Cityfront: ‘If this isn’t a Zionist enterprise, what is?’

The Sde Bar youth farm directors are in shock as the institution for troubled boys is ordered closed by the Welfare and Social Services Ministry.

sde bar311 (photo credit: Gil Zohar)
sde bar311
(photo credit: Gil Zohar)
Following a Welfare and Social Services Ministry-appointed commission to examine allegations that include sexual abuse, alcohol and drugs at the Sde Bar youth farm near Nokdim – notwithstanding the fact that the commission found the allegations to be baseless and did not recommend closing the institution – Sde Bar was ordered closed on April 15 and the ministry’s funding terminated.
That ruling came as a shock to the youth village’s founder Yossi Sade, who has dedicated 14 years to helping abandoned teenage boys, and to Sde Bar’s acting director Yehezkiel Klein.
“There was a student – I don’t want to mention names – who had been asked to leave. He said, ‘I’m leaving but I’ll make you leave too,’” says Klein of the series of events that led to the closing of Sde Bar, a facility that has enjoyed a high rate of success in rehabilitating troubled boys.
Pursuing a vendetta, that disgruntled youth turned to Ma’ariv reporter Kalman Liebeskind. “He wrote a very unflattering article about the farm, most of it untrue,” says Klein.
Sade, in turn, filed a defamation lawsuit against the Tel Aviv daily for NIS 1 million.
“If the article were true, the police would have investigated and arrested Sade,” says Klein, 57, from Kibbutz Kfar Etzion. “That’s the absurdity of it. As Yossi said, ‘These kids come from places with prostitutes. I don’t need to send them to prostitutes.’”
In response to Liebeskind’s expose, the ministry appointed a commission chaired by Tel Aviv lawyer Pnina Guy to investigate Sde Bar. That commission’s findings, released on January 27, revealed irregularities in management but did not specifically recommend closing the youth village.
Klein is highly critical of the commission, which interviewed 30 people but not him, Sade or the institution’s resident psychiatrist Dr. Doron Emanuel – who has worked at Sde Bar for nearly a decade since it relocated from Beit Shemesh to its site at the foot of Herodion in east Gush Etzion. The names of the 30 people interviewed remain secret, says Klein.
“I have no doubt the commission made a gross error in reaching its conclusions,” Emanuel wrote in a February 21 memo to the Beit Etzion charitable foundation under whose aegis Sde Bar has been receiving some donations.
The commission also declined to interview Sde Bar veterinarian Rani Margalit regarding allegations that the farm’s animals were neglected and abused.
“So many people who could give professional testimony were ignored,” emphasizes Klein.
Touring the farm on Sunday, Klein showed off the dining hall, welding workshop, computer room, basketball court, olive groves, goat pens and horse stables, explaining how the teenagers were made responsible for the animals’ welfare, including milking the 250 goats and making cheese and yogurt, the sale of which helped finance the farm.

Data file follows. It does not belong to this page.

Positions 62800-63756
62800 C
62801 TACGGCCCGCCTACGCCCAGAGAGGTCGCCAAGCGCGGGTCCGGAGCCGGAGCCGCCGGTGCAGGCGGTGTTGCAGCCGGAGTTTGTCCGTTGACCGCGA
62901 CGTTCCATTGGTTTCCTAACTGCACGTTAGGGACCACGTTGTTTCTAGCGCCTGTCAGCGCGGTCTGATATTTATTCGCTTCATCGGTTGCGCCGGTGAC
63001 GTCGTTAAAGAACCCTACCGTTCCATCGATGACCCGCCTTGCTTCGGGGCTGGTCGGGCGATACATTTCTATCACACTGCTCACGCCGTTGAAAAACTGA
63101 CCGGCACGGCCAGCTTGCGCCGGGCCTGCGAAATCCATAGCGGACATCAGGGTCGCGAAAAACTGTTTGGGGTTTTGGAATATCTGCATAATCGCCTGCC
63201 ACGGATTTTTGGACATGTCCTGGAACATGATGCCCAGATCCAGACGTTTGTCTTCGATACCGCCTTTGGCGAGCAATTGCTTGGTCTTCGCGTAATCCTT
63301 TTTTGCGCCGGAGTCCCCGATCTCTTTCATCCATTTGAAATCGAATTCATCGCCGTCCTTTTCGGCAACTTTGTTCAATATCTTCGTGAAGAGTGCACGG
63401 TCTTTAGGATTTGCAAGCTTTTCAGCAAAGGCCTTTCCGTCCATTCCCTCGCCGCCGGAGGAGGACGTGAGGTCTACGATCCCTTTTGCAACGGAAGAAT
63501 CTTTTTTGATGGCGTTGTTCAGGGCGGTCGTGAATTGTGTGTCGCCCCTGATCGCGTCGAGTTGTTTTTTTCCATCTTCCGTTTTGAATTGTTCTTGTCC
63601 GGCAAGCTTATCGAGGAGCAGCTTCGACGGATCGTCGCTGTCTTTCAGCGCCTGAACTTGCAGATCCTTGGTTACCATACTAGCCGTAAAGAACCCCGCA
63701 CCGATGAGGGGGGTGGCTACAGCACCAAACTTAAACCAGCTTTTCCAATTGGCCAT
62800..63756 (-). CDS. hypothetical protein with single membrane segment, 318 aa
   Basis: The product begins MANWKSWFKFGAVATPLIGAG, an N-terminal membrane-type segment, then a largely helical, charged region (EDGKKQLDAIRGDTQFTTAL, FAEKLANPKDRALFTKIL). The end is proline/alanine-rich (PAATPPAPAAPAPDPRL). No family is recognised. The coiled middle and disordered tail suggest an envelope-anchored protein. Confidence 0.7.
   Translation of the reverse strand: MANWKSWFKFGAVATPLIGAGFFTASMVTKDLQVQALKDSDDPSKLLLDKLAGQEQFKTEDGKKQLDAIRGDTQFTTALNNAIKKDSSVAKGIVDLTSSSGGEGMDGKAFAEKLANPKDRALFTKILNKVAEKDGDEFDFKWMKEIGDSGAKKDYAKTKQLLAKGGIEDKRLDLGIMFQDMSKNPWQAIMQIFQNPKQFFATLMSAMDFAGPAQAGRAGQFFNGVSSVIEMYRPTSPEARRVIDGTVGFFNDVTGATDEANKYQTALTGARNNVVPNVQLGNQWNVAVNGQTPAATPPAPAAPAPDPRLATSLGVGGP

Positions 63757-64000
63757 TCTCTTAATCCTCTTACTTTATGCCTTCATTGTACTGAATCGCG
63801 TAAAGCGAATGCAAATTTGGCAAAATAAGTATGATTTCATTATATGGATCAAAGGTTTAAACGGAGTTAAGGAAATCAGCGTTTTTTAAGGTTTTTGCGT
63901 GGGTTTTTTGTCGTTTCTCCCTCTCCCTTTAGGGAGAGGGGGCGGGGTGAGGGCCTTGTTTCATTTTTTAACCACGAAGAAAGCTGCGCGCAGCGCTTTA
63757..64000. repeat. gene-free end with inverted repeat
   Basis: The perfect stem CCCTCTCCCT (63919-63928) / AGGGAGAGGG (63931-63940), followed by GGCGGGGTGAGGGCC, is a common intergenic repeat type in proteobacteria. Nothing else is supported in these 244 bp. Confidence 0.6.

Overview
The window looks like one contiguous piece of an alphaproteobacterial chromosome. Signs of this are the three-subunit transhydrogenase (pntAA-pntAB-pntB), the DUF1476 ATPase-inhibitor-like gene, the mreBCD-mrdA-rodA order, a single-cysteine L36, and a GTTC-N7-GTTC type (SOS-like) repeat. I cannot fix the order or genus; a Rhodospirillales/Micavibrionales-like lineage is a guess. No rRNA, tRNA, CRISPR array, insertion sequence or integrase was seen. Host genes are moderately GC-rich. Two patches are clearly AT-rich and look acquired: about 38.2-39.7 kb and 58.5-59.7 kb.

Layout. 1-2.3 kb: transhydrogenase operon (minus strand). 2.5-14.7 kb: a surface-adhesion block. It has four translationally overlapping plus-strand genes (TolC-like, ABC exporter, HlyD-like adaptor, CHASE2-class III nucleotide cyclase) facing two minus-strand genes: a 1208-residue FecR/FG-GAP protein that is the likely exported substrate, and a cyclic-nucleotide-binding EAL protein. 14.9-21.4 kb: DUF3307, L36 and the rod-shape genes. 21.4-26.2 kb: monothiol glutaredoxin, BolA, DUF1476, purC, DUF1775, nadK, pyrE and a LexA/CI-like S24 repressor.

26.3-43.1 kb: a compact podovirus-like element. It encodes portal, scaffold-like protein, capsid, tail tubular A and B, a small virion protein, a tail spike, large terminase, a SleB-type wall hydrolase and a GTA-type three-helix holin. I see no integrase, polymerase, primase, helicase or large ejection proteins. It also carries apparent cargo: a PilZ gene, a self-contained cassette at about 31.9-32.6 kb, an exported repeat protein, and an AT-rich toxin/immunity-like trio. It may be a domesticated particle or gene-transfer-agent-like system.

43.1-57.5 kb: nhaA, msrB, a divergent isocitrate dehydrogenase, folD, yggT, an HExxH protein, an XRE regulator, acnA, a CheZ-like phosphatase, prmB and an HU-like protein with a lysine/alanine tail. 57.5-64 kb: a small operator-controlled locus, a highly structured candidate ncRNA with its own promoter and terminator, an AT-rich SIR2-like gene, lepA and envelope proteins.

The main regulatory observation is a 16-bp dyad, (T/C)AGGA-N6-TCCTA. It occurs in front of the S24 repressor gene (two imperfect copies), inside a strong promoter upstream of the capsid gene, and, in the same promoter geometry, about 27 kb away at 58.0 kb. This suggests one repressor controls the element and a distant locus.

Klein declined a request to interview the few remaining boys still living on the farm – a series of caravans on the edge of the desert that had served as the facility’s dormitories and classrooms.
Before the report was issued, there were 32 boys living on the farm, he says, each with his own tragic story. One was a haredi teen from the Ponevezh Yeshiva in Bnei Brak who was disowned by his parents after he said he wanted to drop out of his Talmud studies to enlist in the IDF – a move that would damage his sisters’ marriage prospects. Another was orphaned as a result of his parents’ murder and suicide. All the boys had fallen between the cracks of various institutions and shelters, many ending up involved in petty crime and living on the streets.
“These are boys who don’t believe in society. You have to work very hard to restore their belief in the system,” says Klein. Some of them were illiterate when they arrived, he notes.
Through intense intervention including one-on-one tutoring, Sde Bar staff gradually reestablished the youths’ trust in society, encouraging them to take their high school matriculation exams. Most graduates enlisted in IDF combat units, and some continued to return to Sde Bar on furloughs, making the farm their only home.
“If this isn’t a Zionist enterprise, I don’t know what is,” says Klein.
A demonstration against the Welfare and Social Services Ministry’s closure order was held opposite the Knesset on April 14.
Klein’s last hope is a meeting slated for May 2 with the Tali Yogev of the ministry’s residential school section.
“The easy thing to do would be throw up our hands and say good-bye,” concludes Klein.
“We didn’t arbitrarily close Sde Bar,” responds ministry spokesmanRonie Malkai, citing the ministry’s report. The closure was ordered inthe best interests of the teenage boys there, she says.
“Over the years we’ve received complaints, both orally and in writing,from professionals and former educators at the farm who were alarmed byirregular events they saw as endangering the minors living there,” shecontinues.
“Furthermore, during the years of the farm’s existence a number ofarticles were published raising suspicions of improper administrationand even criminal activities. After two months of work during which thecommission interviewed 30 people involved with Sde Bar including wards,graduates, staff and employees of the Welfare Ministry, it wasdetermined that Sde Bar in its present format is not suitable for useas a residence for youth placed there by the state.”